Having covered most of North West England and North Wales, this trig point will be one of the last within easy travelling distance of McCoy Wynne’s home. “As we need to travel further we will have to plan more carefully,” says Stephanie. “We hope to combine shooting trig points elsewhere in the country with our commercial photographic work, to help cover some of the costs of travel.” Stephen and Stephanie have been working together as professionals for 16 years, 8 of those full-time, specialising in photographing architecture, the built environment and landscapes.
The creation of the entire triangulation network took from 1936 until 1962, with a gap for the Second World War. McCoy Wynne hope the duration of their project will be a little shorter. Their intention is to complete their work in the next 5 years and find venues to exhibit the photographs close to each geographical area they complete. “It will never be finished really,” says Stephen, referring to all the non-primary trig points they do not plan to shoot. The remaining ones of which number nearly 6,000.
I ask them, how did this substantial mission start? “Photography is suited to big projects and we have always been interested in maps and the traditions of landscape photography,’’ says Stephen. ‘We were looking for a way of photographing the landscape in which the photographers’ decisions became reduced, objectifying rather than romanticising the landscape.”
Stephen continues: “The first was Beacon Fell, Trough of Bowland, which isn’t a primary trig point.” It was here they experimented with different ways of shooting the project. Their chosen method is systematic, perhaps appropriate for photographing something which mathematically divided up the country. “We place the tripod on top of the trig point,” says Stephanie, “and shoot a full panorama. So the only aesthetic decision we make is where to start and end the panorama when we display it.” Stephen adds: “It seemed like the natural way to do it. Most of the effort is in getting to the trig point. It’s usually a quick process when we get there.”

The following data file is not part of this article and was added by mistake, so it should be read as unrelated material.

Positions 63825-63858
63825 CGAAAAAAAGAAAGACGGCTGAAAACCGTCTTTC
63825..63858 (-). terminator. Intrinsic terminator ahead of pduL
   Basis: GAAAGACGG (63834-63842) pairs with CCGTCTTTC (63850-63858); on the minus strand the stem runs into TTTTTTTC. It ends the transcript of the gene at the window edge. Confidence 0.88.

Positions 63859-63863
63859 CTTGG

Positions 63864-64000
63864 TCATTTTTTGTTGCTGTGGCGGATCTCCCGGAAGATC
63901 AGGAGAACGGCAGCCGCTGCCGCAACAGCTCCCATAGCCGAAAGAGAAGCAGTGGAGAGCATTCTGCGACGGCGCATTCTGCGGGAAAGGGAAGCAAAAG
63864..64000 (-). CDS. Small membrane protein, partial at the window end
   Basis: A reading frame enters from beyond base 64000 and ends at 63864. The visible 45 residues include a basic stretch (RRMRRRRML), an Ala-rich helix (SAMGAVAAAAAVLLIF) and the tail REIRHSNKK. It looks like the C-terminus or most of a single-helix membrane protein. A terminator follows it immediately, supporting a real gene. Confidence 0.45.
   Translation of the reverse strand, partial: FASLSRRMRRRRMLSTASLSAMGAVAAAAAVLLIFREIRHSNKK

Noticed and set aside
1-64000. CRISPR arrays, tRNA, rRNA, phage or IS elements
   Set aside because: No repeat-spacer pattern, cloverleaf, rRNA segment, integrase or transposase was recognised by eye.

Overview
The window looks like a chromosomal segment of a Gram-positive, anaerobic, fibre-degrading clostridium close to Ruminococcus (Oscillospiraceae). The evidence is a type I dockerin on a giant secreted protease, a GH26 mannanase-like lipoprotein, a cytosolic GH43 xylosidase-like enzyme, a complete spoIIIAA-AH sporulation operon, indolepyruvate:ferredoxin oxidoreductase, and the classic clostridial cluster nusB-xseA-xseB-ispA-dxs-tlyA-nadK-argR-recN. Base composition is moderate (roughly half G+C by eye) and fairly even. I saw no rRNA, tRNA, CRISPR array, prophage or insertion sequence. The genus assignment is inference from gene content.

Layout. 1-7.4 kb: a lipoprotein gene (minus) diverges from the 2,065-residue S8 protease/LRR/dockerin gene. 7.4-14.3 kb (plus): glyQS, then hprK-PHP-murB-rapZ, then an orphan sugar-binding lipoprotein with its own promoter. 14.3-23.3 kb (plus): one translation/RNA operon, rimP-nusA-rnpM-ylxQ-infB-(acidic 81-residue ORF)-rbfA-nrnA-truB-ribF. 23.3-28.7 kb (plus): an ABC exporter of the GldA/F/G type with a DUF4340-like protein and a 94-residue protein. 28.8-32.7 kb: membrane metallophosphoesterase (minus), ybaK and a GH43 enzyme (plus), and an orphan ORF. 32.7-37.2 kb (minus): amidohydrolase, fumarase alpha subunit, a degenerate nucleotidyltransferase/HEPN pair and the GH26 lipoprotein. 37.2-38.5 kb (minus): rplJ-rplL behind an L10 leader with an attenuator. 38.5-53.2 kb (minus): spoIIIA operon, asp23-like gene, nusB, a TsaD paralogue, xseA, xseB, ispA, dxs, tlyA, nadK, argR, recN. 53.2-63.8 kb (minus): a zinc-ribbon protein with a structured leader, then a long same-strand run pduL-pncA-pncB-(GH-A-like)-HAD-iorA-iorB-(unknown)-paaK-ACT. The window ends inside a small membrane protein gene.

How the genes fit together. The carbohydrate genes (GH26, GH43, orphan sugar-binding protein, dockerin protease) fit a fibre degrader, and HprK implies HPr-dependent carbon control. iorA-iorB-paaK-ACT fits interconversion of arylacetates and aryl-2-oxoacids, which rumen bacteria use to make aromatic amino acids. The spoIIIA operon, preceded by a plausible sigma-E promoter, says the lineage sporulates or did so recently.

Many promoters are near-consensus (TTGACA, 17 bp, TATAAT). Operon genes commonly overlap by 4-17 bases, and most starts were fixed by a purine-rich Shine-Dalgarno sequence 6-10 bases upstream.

Effort is something we’re becoming more aware of in our current search. Despite the cold, which we were well prepared for, we have been bowled over by the scenery, especially a de-tour to see the frozen Kinder Downfall waterfall, but now we’re keen to find the point, shoot it, and get back to the car for coffee. Yet it is proving elusive.
The Ordnance Survey, as its name suggests, had its origins in the military. Mapping is to an extent is about power and control. Thoughts again turn to the Kinder Trespassers, or even Google’s Street View, which has mapped the UK in its own way in just a couple of years, a corporation rather than a government now seemingly having the power of map making.
Stephanie though points out the desire people had to exert control over the landscape long before even trig points: “These places, miles from anywhere, were still given names by local people so things could be defined. Farmers had to know where the sheep were!”
We continue to search for the Kinder Scout trig point for some time, consulting maps and even asking a few passers-by, but to no avail. In the end, we happen upon a couple of National Park Rangers, keeping an eye on people in the adverse conditions. They tell us we’re a long way off and warn of a ‘white out’ soon. With the snow getting heavier and light declining, McCoy Wynne decide to come back another day.
Stephen says: “It’s the first in 25 we’ve not found!” It would of course be the one time they had taken me with them. The Park Rangers also tell us that due to the erosion of the peat around the trig point, it’s now six feet from the ground. “Oh we’ll have to shoot that one,” says Stephanie. Indeed, they will return to photograph again a couple of weeks later, their previous scouting efforts and less inclement weather, making the trig point this time, much easier to find.
Triangulation may be about the mathematical shape of the UK, but McCoy Wynne’s project will show the visual shape. A photographic survey of Britain’s varied landscape, from the picturesque to the industrial, the desolate to the bustling. The power of such scenery can never be truly appreciated from just looking at the lines on a map. McCoy Wynne’s work is also a celebration of the efforts of those whose quiet, methodical precision in the face of the elements has helped millions of people to explore the landscape and that, on a good day, helps us find what we are looking for.
This piece appeared in the catalogue to accompany the Processing photography exhibition, held at the Conerstone Gallery in Liverpool from 7th June – 29th September 2013.
Images Copyright McCoy Wynne. Text Copyright Kenn Taylor.